The history of Pakistan has been overdetermined by three sets of tensions all rooted in contradictions that were already apparent in the 1940s.

The first one can be summarised by the equation “Pakistan = Islam + Urdu”.

While all the ethnic groups of Pakistan could identify with one variant or another of Islam, they could not easily give up their linguistic identity, all the more so because it often epitomized full-fledged nationalist sentiments (or movements). Hence a first contradiction between the central(ising) government and centrifugal forces (which sometimes have given rise to separatist movements).

The second tension pertains to another form of concentration of power that the army officers and the politicians have developed over the course of time.

Indeed, from the 1950s onwards, Pakistani society has been in the clutches of a civil-military establishment which has cultivated the legacy of the pre-Partition Muslim League in the sense that it was primarily interested in protecting its interests and dominant status. The elitist rationale of the Pakistan idea therefore resulted in social conservatism and the persistence of huge inequalities.

Certainly, some politicians have fought for democracy, but they have never managed to dislodge from power a very well entrenched civil-military establishment and promote progressive reforms in a decisive manner – either because they were co-opted, or because they eventually turned out to be autocrats themselves. In fact, some of the main opposition forces to the system that have emerged have been the judiciary (when the Supreme Court had the courage to rise to the occasion), civil society movements (including the media) and the Islamists.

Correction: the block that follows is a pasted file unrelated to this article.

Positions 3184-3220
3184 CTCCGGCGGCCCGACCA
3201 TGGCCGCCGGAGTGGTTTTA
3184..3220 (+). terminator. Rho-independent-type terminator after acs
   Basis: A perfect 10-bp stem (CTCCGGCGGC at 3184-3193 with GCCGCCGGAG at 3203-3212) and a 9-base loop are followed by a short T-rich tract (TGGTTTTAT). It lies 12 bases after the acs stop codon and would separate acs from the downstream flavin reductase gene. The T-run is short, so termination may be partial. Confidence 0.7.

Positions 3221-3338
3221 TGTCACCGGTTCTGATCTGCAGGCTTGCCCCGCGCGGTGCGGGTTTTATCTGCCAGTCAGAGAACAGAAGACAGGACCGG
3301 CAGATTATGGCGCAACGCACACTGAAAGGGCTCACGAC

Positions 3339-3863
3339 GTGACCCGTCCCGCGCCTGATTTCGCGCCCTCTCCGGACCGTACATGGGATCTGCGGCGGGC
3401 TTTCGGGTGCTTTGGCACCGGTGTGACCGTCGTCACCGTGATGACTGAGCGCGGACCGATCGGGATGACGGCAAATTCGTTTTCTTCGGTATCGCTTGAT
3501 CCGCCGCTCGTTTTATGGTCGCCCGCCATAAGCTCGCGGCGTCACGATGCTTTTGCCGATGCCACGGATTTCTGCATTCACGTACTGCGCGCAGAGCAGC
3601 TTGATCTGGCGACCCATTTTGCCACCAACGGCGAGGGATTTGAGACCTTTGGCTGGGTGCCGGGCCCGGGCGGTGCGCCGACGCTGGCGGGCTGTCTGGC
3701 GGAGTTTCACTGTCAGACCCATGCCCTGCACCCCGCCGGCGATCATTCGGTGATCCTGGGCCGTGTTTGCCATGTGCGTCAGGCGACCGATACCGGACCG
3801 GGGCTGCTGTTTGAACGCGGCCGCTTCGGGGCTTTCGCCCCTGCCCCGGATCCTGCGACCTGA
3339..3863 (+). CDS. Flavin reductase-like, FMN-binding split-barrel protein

In the absence of a credible political alternative within the institutional framework, the tensions that have developed have been especially radical. What has been at stake in most of the crises that Pakistan has experienced has been the regime itself, not only in political terms, but also, sometimes, in social terms.

The role of Islam in the public sphere is the root cause of the third contradiction.

Jinnah looked at it as a culture and considered the Muslims of the Raj as a community that needed to be protected. They were supposed to be on a par with the members of the religious minorities in the Republic to be built. His rhetoric, therefore, had a multicultural overtone. On the contrary, clerics and fundamentalist groups wanted to create an Islamic state where the members of the minorities would be second-class citizens. Until the 1970s, the first approach tended to prevail. But in the 1970s the Islamist lobby (whose political parties never won more than one-tenth of the votes) exerted increasingly strong pressure. It could assert itself at that time partly because of circumstances. First, the trauma of the 1971 war led the country to look for a return to its ethno-religious roots. Second, the use of religion was part of Z. A. Bhutto’s populist ideology, which associated socialism with Islam. Third, Zia also used religion to legitimise his power and to find allies among the Islamists.

The promotion of Islam by Bhutto and Zia was partly due to external factors as well. The former supported Afghan Islamists who were likely – so he thought – to destabilise the Pashtun nationalist government of Kabul. The latter backed the same Afghan leaders and other mujahideens (including Arab groups like Al Qaeda) against the Soviets in order to make the Pakistani army’s presence felt in Afghanistan and thereby gain “strategic depth” vis-à-vis India. Zia’s Islamisation policy also (re)activated the conflict between Sunnis and Shias, an opposition that was exacerbated by another external factor: the proxy war that Iran and Saudi Arabia fought in Pakistan from the 1980s onwards.

The critical implications of the legacy of Zia’s Islamisation – which also resulted in the massive infiltration of jihadis in Kashmir in the 1990s – became clear after 9/11 when the US forced the Pakistani state to fight not only Al Qaeda but also the Taliban and the Islamist groups that the ISI had used so far in Indian Kashmir and elsewhere. In response, these groups turned their guns towards the Pakistani army, its former patron, and intensified their fight against their traditional targets, the Shias and non-Muslim communities, creating an atmosphere of civil war.

Excerpted with permission from The Pakistan Paradox: Instability and Resilience, Christophe Jaffrelot, Vintage Books.